Purpose: To describe the trial design for the multicenter Early Randomized Surgical Epilepsy Trial (ERSET). Patients with pharmacoresistant epilepsy are generally referred for surgical treatment an average of two decades after onset of seizures, often too late to avoid irreversible disability. ERSET was designed to assess the safety and efficacy of early surgical intervention compared to continued pharmacotherapy.
Methods: ERSET is a randomized controlled, parallel group clinical trial with blinded outcome adjudication. Participants are patients with mesial temporal lobe epilepsy (MTLE) older than the age of 12 who have had pharmacoresistant seizures for not >2 years and are determined by detailed evaluation to be surgical candidates prior to randomization. The primary outcome measure is seizure freedom in the second year of a 2-year follow-up period. Health-related quality of life (HRQOL), neurocognitive function, ancillary outcomes, and adverse events were also measured.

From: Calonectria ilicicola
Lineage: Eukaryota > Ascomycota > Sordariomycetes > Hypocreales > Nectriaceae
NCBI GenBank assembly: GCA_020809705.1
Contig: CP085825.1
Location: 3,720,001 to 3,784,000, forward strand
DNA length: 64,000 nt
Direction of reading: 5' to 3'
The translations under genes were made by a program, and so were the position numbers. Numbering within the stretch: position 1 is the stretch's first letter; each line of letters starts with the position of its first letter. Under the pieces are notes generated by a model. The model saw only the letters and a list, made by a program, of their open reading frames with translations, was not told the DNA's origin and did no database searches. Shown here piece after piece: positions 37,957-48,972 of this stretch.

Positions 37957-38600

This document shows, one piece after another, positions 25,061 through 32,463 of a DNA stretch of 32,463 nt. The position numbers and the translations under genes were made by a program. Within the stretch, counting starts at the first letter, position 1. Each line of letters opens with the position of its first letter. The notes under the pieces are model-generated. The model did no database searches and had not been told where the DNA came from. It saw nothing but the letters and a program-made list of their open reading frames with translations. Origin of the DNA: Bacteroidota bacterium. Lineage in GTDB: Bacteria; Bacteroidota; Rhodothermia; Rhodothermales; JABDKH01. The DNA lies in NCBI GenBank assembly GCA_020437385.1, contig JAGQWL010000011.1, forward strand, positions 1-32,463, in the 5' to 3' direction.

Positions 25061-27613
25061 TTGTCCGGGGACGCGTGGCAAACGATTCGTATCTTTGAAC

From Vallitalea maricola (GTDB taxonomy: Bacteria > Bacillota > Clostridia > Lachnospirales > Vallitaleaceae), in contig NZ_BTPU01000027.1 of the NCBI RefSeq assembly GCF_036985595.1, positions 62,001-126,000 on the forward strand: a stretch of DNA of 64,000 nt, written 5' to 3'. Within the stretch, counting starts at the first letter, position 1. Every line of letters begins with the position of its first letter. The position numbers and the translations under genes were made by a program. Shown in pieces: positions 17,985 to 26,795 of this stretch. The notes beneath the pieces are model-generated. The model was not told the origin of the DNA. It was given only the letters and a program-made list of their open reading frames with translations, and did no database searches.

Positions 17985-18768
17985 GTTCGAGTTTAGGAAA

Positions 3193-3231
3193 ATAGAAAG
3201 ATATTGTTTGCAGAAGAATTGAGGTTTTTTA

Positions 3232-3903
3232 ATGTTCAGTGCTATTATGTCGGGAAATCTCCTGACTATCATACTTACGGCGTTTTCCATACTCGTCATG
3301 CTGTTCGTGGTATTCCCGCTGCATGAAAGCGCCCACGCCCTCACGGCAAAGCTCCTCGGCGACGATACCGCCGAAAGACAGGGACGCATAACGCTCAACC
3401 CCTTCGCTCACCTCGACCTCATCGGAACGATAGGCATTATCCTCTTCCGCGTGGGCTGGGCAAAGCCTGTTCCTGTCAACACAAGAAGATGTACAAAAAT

Results: Significant methodologic problems addressed by the study design included the following: recruitment of participants early in the course of epilepsy; establishment of operational definitions for “pharmacoresistant” and “early”; and standardization of diagnostic testing, medical treatment, and surgical interventions across multiple centers.
Discussion: Rigorous trial designs to assess surgical interventions in epilepsy are necessary to provide evidence to guide treatment. This article is the first of a series; trial results will be reported in subsequent publications.